It seems to me that the past two years’ discussions of liberal arts education on the precipice are subsiding. As study after study of what employers really want is published, it is clear that employers seek talent beyond a particular skill set. Instead, they report that they actually prefer someone who is well-educated.
The latest of these was the survey just released by Northeastern University revealing that the majority of respondents did, indeed, consider a well-rounded education superior to job-specific skills. In the same survey, both employers and the public rated writing and communication as a most-desirable talent. With the ability to articulate and communicate clearly, to think critically and creatively, to problem solve and to make reasoned moral decisions, the well-educated employee can easily take on more training and develop a skill set when needed.
As we know, the broadly educated college graduate is both the aim and the product of the liberal arts. Do I worry about the liberal arts’ survival? Based on my above thoughts, not really: I think that this superior form of education will continue.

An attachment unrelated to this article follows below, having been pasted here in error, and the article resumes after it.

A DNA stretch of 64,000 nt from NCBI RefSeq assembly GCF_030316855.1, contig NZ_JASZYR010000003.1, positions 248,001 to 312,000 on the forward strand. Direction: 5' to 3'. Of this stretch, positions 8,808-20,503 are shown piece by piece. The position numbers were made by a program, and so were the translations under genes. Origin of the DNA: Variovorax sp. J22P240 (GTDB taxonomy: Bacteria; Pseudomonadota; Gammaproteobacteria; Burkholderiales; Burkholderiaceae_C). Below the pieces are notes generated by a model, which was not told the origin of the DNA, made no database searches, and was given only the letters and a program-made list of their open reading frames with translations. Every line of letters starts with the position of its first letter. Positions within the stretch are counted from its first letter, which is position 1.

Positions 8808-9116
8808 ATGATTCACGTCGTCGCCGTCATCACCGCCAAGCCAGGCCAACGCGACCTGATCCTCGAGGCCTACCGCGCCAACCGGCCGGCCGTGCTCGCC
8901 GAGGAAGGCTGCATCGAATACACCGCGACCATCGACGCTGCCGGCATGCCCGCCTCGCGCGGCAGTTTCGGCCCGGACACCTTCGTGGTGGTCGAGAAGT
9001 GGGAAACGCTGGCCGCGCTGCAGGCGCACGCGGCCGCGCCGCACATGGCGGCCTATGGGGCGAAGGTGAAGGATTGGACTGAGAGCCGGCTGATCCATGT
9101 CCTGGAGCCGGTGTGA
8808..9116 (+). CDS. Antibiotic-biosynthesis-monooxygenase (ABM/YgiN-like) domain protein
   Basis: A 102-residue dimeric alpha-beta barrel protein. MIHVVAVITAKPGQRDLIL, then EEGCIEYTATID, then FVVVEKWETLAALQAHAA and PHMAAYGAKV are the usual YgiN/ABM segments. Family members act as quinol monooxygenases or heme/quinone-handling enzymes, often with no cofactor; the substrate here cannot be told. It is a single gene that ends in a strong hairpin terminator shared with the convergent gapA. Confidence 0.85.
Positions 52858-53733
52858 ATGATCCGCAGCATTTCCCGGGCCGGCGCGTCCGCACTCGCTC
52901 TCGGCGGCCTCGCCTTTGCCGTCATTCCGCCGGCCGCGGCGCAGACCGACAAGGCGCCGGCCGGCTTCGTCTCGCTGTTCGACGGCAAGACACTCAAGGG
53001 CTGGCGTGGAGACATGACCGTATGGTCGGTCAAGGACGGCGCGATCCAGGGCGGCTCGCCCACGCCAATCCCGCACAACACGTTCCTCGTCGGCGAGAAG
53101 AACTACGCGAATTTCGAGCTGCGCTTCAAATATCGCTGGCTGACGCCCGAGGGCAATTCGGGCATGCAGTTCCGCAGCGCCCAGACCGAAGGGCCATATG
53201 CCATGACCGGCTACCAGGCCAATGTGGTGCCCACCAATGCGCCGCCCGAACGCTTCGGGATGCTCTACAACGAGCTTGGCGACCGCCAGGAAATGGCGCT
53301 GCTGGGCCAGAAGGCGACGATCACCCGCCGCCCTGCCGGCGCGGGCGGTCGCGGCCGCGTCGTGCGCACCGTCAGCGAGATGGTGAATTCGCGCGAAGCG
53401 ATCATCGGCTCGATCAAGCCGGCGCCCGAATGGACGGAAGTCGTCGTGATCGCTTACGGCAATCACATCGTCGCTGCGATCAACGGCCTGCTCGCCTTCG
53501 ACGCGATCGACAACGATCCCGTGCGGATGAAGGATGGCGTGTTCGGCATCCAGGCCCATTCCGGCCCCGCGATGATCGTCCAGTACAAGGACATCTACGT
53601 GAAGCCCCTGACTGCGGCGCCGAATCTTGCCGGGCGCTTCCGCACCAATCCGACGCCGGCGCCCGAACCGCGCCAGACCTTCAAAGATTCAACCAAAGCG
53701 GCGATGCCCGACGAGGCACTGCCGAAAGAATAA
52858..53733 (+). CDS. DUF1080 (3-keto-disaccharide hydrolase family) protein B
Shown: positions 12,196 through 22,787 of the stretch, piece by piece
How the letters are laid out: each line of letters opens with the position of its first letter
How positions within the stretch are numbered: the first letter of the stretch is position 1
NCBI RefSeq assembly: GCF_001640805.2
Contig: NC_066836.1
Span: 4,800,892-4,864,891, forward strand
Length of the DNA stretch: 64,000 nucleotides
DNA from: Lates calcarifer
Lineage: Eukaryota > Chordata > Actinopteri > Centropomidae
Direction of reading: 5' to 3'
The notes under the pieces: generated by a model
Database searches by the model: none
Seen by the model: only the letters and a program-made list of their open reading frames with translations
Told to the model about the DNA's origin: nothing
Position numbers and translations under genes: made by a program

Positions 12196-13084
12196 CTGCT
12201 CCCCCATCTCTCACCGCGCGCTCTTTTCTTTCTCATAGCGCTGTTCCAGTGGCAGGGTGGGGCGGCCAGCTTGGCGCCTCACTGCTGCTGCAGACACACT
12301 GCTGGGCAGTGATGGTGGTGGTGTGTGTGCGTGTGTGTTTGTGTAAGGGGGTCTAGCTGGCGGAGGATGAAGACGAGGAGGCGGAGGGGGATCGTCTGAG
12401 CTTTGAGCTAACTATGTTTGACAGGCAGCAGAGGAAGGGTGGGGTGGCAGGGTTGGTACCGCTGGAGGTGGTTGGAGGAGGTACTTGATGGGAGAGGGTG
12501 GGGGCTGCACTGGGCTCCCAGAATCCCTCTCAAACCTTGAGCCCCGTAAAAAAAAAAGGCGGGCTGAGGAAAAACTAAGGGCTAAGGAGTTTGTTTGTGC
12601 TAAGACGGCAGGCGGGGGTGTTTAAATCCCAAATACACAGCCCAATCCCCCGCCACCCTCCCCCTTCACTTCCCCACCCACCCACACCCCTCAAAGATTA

Do I worry about its value being recognized by the general public, especially a public overly influenced by passing political trends? Yes, I do.
Do we all worry about the cost of a good, solid, liberal arts education? Of course, and therein lies the biggest issue. The current practice of many small liberal arts colleges which must discount heavily while offering increasing merit aid to attract students is to my mind the Higher Education arms race which cannot be sustained much longer. In order to continue to offer the liberal arts education that we know is the best education of leaders for the future, we must address the ongoing issue of cost.
Sharon Hirsh, President, Rosemont College